Why a Steve Bannon fundraiser may be a good thing for Lee Zeldin

Photo via Zeldin for Congress Facebook

Roy Moore, the conservative firebrand accused of sexual misconduct with underage girls, lost the special U.S. Senate election in Alabama on Tuesday, despite vocal support from President Donald Trump and his former chief strategist, Steve Bannon. On Wednesday, Rep. Pete King, a Long Island Republican, tweeted that “after Alabama disaster GOP must do right thing and DUMP Steve Bannon,” calling him “tired, inane and morally vacuous.”

His fellow Long Island Republican, Rep. Lee Zeldin, seems to disagree. Bannon will be headlining a Manhattan fundraiser for Zeldin Thursday night, which will also feature House Freedom Caucus leader Rep. Jim Jordan. Zeldin, who is Jewish, and the controversial executive chairman of Breitbart – who has been accused of anti-Semitism – may seem like an odd couple. However, Lawrence Levy, executive director of the National Center for Suburban Studies at Hofstra University, argues that Zeldin has more to gain from his relationship with Bannon than to lose.

According to Levy, the two bonded over their mutual support for Israel, a cause célèbre for Bannon and the conservative Christians that see him as an icon.

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In an emailed statement to City & State, Katie Vincentz, a spokeswoman for Zeldin, wrote that “The Congressman has worked with Mr. Bannon on a number of policy issues, including the need to combat the growing BDS movement on college campuses and around the world, passing the Taylor Force Act, moving the U.S. Embassy from Tel Aviv to Jerusalem, decertifying the deeply flawed Iran Nuclear Deal, recognizing Jerusalem as the capital of Israel, and more.”

Zeldin’s district supported Trump in the 2016 election, and while the president’s popularity is declining in general, he is still popular with the Republican base that the congressman is dependent upon for re-election. After Zeldin voted against the House tax plan last month, Levy suggested that he may be out of favor with those voters, and Bannon can lend him credibility as the president’s “chief avatar.”

“Zeldin almost certainly sees securing his conservative, Trump-supporting base as political task number one,” Levy said.

Zeldin remains opposed to the Republican tax plan, writing in an emailed statement to City & State that “I am NO on this bill in its current form.” He added that he would “love to be able to vote for an improved version of this bill that fixes some important issues that need to be addressed,” such as maintaining the state and local tax deduction and expanding the child tax credit.

Bannon’s support could offset any backlash from Zeldin’s opposition to the tax plan. He could also help to fend off a primary against Zeldin from the right. Prominent Republican fundraisers Robert and Rebekah Mercer are patrons of Bannon, and residents of Zeldin’s district. They have given to New York candidates in the past, notably Trump. A Robert Mercer-backed super PAC also donated $1 million supporting Westchester County Executive Rob Astorino’s unsuccessful re-election bid in October.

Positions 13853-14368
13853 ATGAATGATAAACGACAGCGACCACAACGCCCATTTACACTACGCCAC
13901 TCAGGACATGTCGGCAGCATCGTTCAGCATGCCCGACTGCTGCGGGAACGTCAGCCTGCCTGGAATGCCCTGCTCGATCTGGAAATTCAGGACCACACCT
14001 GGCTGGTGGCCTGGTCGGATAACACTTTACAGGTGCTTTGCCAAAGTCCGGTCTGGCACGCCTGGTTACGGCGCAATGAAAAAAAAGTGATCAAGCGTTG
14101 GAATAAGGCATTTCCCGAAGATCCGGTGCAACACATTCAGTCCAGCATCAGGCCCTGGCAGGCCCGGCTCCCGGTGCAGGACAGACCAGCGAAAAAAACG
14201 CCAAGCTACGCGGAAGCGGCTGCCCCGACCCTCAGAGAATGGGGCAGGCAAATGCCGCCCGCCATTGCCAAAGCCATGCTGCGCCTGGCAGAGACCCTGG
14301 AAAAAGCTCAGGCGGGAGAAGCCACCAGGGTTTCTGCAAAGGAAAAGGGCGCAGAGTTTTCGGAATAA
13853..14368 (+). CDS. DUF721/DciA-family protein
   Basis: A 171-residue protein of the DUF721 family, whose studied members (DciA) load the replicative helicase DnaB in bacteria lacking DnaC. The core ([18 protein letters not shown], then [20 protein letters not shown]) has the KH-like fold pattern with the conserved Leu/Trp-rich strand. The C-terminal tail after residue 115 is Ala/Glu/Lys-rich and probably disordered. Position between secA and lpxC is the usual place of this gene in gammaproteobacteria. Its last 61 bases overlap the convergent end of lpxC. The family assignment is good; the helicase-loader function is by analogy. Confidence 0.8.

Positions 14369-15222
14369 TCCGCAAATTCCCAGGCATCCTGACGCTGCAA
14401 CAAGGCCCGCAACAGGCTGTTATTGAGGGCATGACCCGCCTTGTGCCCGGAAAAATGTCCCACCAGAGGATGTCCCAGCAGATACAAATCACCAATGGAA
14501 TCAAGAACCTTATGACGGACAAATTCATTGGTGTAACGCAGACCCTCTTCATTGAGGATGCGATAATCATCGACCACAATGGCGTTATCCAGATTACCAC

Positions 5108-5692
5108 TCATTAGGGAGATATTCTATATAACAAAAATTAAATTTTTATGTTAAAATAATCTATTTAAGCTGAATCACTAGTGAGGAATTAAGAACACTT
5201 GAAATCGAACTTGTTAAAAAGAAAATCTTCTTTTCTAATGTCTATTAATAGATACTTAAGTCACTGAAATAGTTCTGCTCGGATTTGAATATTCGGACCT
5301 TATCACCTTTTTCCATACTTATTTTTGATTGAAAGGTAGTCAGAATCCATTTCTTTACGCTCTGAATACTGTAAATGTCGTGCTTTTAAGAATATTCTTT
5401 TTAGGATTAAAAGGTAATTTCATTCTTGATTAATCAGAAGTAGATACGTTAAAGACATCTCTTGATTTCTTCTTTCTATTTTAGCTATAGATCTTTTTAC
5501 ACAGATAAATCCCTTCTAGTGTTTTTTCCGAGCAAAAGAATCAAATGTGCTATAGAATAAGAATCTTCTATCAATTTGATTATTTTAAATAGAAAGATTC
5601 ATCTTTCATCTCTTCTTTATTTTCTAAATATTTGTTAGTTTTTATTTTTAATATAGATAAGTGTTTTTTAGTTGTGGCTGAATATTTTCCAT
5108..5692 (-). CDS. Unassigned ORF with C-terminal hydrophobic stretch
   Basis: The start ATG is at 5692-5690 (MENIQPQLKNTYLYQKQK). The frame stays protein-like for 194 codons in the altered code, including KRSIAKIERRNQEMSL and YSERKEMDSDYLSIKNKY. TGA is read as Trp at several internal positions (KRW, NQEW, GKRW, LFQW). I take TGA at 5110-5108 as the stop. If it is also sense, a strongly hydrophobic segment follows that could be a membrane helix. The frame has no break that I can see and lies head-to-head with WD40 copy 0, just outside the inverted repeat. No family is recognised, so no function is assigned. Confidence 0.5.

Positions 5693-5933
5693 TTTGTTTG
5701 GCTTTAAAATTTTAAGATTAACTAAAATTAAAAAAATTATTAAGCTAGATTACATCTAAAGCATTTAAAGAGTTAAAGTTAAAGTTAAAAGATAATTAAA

“If he has the support of Bannon, and by extension the Mercers, he will probably be able to chase off a serious primary challenge,” Levy explained.

Zeldin’s relationship with Bannon is not without risk. While his first concern is solidifying his base, Levy suggested that the congressman’s next priorities will be appealing to moderate Republicans and independents, who may be turned off by Bannon’s support for Moore and other controversial causes.

“With Trump's approval rating falling, even in the redder areas of Suffolk, and Bannon's along with it, this becomes an even riskier political play,” he said.

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The Democratic Congressional Campaign Committee began capitalizing on this relationship, sending a release targeting him for fundraising with “Steve Bannon, supporter of known child molestor Roy Moore.” Zeldin is also facing several Democratic candidates, although divisions in the Suffolk County Democratic Party may make it difficult for one to break through.

Levy believes that the right Democratic candidate can beat Zeldin, but he or she would have to have significant funding, the ability to navigate the feud between Suffolk County Executive Steve Bellone and county Democratic Leader Richard Schaffer, and a moderate image to appeal to “soft Republicans.”

Another potential roadblock for Zeldin could be House Speaker Paul Ryan, who last month canceled a fundraising event with him in retaliation for Zeldin’s opposition to the tax bill. Ryan still held the event, but the money raised was instead given to the National Republican Campaign Committee and his own political operation. Bannon, who reportedly once called the House speaker a “limp-d*** motherf**ker,” has also had a contentious relationship with congressional leadership.

However, as Ryan may be resigning after the 2018 election, Levy said that the speaker is “less and less of a political consideration.”

Despite the risks inherent to being tied to the “bundle” of issues that comes with Bannon, Levy thinks that maintaining his support is critical for Zeldin. New York’s First Congressional District includes inner-ring suburbs, outer-ring suburbs and exurbs, many of which are just as conservative as red states.

“While a lot of people are spinning the narrative that Bannon's support for Zeldin is a negative, I think you could just as fairly argue that if Bannon withdrew his support for Zeldin, it would be more damaging to his candidacy, because the first task of any candidate is to secure his base, and Bannon certainly has their love,” Levy said.